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Raging Grace – FrightFest 2023 (Film Review)

3 min read
Max Eigenmann as Joy in Raging Grace

Courtesy of Blue Finch Film Releasing

This piece was written during the 2023 WGA and SAG-AFTRA strikes. Without the labour of the writers and actors currently on strike, the movie being covered here wouldn't exist.

After swiping SXSW's narrative grand jury award, 's haunting first feature received its English premiere at this year's .

Raging Grace follows Joy (), an undocumented Filipina immigrant who has come to the UK in search of a better life for her and her daughter Grace (). She struggles to make ends meet while working as a cleaner for various wealthy families, hiding out in their homes when they are away, or sleeping in the service room of a run-down block of flats. Desperate to scrape together the cash to fund the citizenship documentation she needs, she takes a job from the extremely wealthy yet erratic Katherine () to care for her ailing uncle Mr Garrett (). The position pays well and guarantees a roof over their heads, however, Joy soon realises that the deal is too good to be true.

Raging Grace balances its stark socio-political messaging with plenty of familiar scares to create a tense, brooding haunted house , but not as you may know it. The terror of the film comes from its honesty as it highlights how tough life can be for immigrants. Raging Grace shows how they can often become indebted to a privileged ruling class which they work under tirelessly, to the point that they become less like free individuals and more humans enslaved to their employees while striving towards a better life. This existence proves an effective catalyst for horror as it presents us with the stark reality that everyday life can far outweigh any traditional scares a film can show.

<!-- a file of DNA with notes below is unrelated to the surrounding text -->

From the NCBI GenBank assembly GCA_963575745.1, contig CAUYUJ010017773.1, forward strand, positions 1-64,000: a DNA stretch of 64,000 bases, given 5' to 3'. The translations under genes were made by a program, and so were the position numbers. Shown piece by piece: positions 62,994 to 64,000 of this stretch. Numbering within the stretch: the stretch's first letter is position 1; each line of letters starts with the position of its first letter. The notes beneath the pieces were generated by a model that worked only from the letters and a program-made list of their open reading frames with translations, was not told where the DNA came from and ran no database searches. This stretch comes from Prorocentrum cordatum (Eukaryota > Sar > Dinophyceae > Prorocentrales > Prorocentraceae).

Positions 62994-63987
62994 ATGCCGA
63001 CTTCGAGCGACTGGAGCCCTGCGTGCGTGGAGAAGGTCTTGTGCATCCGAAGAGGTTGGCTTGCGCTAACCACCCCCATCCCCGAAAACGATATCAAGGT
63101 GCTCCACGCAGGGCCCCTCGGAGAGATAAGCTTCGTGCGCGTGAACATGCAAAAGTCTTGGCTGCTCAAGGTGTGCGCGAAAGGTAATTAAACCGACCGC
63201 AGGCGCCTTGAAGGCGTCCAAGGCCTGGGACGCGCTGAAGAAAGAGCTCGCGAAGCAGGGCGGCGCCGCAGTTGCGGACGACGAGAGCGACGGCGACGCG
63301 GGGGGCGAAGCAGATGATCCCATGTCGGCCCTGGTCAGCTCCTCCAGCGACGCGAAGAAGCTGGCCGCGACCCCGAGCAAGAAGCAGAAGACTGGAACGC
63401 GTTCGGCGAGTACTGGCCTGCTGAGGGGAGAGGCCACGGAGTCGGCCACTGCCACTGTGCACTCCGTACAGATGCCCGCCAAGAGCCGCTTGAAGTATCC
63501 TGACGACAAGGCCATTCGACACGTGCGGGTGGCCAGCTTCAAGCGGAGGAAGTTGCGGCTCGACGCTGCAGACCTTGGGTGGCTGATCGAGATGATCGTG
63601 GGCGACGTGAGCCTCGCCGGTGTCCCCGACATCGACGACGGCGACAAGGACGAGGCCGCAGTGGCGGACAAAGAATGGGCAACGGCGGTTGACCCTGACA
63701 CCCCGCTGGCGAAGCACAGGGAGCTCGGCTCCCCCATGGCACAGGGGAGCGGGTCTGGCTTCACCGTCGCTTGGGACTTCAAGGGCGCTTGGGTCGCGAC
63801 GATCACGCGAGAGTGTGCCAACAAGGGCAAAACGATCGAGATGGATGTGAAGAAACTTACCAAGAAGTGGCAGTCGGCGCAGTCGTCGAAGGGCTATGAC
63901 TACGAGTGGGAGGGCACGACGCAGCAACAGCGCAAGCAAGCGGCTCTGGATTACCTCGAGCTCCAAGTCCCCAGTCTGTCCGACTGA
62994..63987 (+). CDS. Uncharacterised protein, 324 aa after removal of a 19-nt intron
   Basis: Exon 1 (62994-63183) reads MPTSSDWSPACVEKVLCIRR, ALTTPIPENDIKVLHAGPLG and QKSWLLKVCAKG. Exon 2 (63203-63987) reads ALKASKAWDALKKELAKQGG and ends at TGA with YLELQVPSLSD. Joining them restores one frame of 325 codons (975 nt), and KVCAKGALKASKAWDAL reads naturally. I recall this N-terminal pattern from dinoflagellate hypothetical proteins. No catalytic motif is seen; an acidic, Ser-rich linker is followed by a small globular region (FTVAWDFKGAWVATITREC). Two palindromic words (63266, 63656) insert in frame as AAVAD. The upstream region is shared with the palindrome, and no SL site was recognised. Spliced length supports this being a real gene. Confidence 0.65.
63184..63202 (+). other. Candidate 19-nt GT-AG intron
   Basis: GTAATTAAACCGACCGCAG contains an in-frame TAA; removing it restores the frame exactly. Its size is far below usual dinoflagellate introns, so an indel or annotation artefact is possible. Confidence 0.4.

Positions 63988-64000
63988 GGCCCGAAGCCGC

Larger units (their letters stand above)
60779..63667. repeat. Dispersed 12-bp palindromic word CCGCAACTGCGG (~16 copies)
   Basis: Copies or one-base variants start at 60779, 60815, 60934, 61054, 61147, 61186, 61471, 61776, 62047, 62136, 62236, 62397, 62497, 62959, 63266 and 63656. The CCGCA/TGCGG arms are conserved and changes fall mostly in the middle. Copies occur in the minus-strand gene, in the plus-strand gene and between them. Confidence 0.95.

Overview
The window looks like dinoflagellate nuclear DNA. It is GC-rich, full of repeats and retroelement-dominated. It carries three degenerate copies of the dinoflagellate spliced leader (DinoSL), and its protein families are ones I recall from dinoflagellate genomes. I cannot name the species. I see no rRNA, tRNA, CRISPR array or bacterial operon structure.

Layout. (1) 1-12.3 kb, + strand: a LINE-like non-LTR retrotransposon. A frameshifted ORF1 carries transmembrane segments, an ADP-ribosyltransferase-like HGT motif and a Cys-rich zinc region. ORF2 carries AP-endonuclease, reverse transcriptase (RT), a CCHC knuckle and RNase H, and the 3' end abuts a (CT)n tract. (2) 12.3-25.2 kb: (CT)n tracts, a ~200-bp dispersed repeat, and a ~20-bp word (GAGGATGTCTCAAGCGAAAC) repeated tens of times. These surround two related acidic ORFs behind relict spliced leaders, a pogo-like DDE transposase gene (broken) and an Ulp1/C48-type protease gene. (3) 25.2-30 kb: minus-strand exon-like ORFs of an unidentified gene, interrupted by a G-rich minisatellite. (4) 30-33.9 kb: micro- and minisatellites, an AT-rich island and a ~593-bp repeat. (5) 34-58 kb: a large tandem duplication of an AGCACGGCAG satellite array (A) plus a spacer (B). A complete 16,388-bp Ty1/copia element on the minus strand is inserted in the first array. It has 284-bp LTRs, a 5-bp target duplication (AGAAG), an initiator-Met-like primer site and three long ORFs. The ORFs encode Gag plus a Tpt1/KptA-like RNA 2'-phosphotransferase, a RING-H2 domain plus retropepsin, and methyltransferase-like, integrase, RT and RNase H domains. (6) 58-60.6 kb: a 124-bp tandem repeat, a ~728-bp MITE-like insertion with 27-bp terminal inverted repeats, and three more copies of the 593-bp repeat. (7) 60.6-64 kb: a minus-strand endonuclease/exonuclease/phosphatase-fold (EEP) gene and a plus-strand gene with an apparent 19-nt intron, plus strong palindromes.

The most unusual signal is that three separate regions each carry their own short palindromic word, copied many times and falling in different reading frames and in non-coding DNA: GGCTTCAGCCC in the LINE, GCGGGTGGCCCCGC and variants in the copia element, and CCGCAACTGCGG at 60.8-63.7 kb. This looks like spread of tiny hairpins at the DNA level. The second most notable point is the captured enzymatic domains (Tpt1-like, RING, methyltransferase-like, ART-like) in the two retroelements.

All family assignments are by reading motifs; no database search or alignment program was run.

Max Eigenmann as Joy in Raging Grace
Courtesy of Blue Finch Film Releasing

However, genre fans are still treated to plenty of jump scares and tense, borderline ridiculous cat-and-mouse interactions that at times threaten to derail the dark, carefully constructed relationships and storylines, but are pulled back at just the right time. The effect is that Raging Grace becomes more of a tense tongue-in-cheek satire than a traditional horror or thriller film, with plenty of twists and turns to keep the audience on the edge of their seats.

The hair-raising atmosphere of Raging Grace hinges on the performances from its ensemble cast, with Max Eigenmann giving an emotive performance as Joy as she goes all-in as a woman desperately trying to provide a better life for Grace, expertly played by Jaeden Paige Boadilla. Leanne Best and David Hayman as Katherine and Mr Garrett also impress as Joy's employers, gradually unraveling before our eyes as their secrets are revealed.

While the twisty thriller can become clunky and overwrought with revelations in its third act, Zarcilla effectively ramps up the tension as Joy and Grace become ensnared in a dangerous situation they find harder to claw their way out of. Packed full of sharp performances and shocking revelations, Raging Grace highlights the hardships of life for immigrants in a nail-biting blend of horror tropes and social criticism.

Raging Grace had its English premiere at FrightFest on August 27.